Tuesday, June 9, 2009

Registry Or Configuration File - Years Old Dilemma and Solution

Registry or configuration files:

This article is about a very old question what is the best place to keep your application settings registry or configuration files?  In the end I'll also propose a solution that will offer us best of the both worlds.



There are certain features that simply cannot be achieved without registry. For example windows keep file extension to program mapping in the registry. Registry is also used extensively in COM; in which the COM server use registry to locate the server component. In general any class of information that requires traversal across multiple application configuration is suitable to be stored in registry. I would avoid any further discussion because most of the readers do have a clear idea about registry benefits.


Ever tried moving an office installation to a different location. It will wreak havoc to your windows installation. Office components will start asking you to reinstall application. When you start application from shell. "windows is searching for application" dialog will show up to waste your precious time. If there are application using Office as COM server they will also break. It makes it very difficult to make an application portable.

A crash in windows registry (if you are lucky enough to start windows) can make a lot of programs non-functional.

Ever try to find what extension an application supports. It would take more time digging into registry than if the same information is provided in a .config file.

Configuration files:

Configuration files are opposite of registry so the benefits of registry can be translated into drawbacks of configuration and vice versa.


configuration files make an application portable. If everything is stored in configuration files you can easily copy or move the application. Make it easier to make configuration changes specific to the application. for example imagine a program configuration listing the files that can be handled by the application or is handled by application. It is much easier to look at the list rather then searching the registry.

Configuration files exposes the application structure and configurable parameters to user. In registry they are hidden here are there; playing hide and seek with you.


There are some features that are plain impractical with configuration files. For example windows keep file extension to program mapping in registry. It makes the process of looking up the application path fast. If you are looking for information by class for example all the programs that can handle pdf printing. It would be easier to look at a registry key instead of searching thousands of configuration files.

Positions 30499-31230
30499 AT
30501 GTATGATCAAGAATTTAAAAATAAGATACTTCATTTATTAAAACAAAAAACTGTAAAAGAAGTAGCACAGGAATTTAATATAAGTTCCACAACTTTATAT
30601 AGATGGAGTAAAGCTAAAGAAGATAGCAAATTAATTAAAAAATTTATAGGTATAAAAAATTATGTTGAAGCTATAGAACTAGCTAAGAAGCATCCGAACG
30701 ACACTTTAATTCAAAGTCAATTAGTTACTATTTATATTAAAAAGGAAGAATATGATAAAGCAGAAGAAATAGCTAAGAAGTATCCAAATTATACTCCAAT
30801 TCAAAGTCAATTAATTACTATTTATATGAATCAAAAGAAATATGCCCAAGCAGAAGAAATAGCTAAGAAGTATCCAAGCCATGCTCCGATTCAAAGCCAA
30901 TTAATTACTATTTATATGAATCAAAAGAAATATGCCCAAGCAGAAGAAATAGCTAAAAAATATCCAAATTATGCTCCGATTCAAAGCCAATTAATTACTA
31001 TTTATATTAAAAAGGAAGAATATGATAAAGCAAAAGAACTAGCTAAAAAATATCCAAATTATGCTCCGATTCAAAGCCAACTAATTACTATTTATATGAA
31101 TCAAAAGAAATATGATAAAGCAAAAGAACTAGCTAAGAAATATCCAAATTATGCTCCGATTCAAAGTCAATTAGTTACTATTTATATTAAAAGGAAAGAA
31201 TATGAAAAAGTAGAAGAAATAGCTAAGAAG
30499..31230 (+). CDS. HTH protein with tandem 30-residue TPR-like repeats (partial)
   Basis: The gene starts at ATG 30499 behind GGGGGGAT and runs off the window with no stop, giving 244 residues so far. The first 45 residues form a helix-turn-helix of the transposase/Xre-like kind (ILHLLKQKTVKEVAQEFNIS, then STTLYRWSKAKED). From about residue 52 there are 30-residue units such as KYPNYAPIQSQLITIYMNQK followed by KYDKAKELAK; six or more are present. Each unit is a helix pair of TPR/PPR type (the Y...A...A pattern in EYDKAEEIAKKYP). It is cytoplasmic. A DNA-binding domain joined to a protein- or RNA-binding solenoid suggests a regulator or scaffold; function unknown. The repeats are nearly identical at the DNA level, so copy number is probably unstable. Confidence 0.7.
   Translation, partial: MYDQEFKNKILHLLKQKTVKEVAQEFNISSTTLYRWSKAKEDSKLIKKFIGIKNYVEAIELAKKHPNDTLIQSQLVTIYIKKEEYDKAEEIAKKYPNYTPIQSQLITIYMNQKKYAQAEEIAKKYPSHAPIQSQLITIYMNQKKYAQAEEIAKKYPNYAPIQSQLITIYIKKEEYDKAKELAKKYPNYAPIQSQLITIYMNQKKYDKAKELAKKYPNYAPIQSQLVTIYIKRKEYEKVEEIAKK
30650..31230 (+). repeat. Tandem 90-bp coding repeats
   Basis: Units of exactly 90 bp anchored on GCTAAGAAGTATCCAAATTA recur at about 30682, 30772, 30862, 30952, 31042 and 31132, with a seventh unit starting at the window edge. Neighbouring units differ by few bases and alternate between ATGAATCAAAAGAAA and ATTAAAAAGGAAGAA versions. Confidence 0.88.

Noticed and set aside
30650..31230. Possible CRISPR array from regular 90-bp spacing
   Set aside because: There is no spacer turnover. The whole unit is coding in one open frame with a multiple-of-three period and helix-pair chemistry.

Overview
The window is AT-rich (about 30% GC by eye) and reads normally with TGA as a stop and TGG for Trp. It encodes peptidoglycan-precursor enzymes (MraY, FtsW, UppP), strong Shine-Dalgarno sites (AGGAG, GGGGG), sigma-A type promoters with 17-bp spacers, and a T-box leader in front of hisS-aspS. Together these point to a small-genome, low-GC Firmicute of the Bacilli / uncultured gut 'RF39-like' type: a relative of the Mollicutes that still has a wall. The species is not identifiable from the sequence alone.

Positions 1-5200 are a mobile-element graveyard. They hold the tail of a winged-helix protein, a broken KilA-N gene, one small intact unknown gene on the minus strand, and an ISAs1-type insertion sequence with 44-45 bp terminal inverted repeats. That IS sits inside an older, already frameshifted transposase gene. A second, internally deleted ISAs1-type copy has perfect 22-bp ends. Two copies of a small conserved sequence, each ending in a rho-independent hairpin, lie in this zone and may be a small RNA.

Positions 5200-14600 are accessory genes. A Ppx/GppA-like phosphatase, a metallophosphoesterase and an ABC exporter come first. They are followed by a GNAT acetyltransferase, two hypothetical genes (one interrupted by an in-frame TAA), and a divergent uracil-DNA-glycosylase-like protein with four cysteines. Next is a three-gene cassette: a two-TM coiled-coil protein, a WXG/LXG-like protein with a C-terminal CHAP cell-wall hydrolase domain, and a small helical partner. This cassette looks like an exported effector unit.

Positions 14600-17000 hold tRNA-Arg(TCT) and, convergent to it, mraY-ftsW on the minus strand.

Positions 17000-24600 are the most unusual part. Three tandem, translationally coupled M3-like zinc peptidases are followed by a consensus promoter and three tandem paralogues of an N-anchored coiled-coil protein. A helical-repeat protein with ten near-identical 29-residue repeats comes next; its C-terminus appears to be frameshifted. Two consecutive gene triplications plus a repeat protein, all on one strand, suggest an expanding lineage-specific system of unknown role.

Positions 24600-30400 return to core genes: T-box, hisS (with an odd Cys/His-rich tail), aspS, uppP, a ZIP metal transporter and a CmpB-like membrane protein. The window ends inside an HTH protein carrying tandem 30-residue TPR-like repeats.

As the above paragraphs clearly explain that both approaches have there on merits. Different personals will endorse different approaches or mix of the two. Some time you don't have a choice. For example if you want to register your program to be the handler of .bmp extension you must use registry in windows. OS guys want to have central repository of configuration on the other hand user and application developer like there application to be as self contained as possible.

In order to get best of both worlds both the OS guys and application developer have to work together.

There are two class of information 1st that must be centrally managed (or put in registry) and other that should go in application's local configuration (.config file).

The OS guys should create standard convention to map the config parameters to registy settings. for example:

<div style="text-align: justify;"><supported_extensions></supported_extensions><br /></div><div style="text-align: justify;">&#160;&#160;&#160; <extension registered="true">bmp</extension><br /></div><div style="text-align: justify;"><br /></div>

 The benefit of defining the standard convention is that both application and OS can manipulate the settings according to user's requirement. In fact the application developer should not be bothered with registry; the mapping and synchronization should be handled by OS. In other words developer should only be concerned with config file not registry.

Tools can be provided to synchronize the configuration file and registry. OS can monitor events such as directory movement and remap specific settings to new directory.

User can use launch parameters or command line parameters to specify whether to launch application using local configuration or settings in registry.

If user copy the application to another machine, he can synchronize the settings on target machine or launch the application with local configuration file.

The OS can also help implement features like portable applications by providing features like "Expose the features temporarily" when you right click an application that exposes features to registry. Those features can be mounted to registry temporarily until the user unmount the application or device. OS can also handle a lot of registration automatically by monitoring the config files. Instead of relying on application to manually manipulate registry. For example:

<classid id="abc20940930..." description="etc">

OS can scan the .config file and build the registry keys automatically. User can right click the main directory and click synchronize settings. Upon registry crash OS can scan the file system to build the registry again.

A lot more can be written on the subject but I think the above paragraphs clarify the concepts and provides the foundation to build upon.

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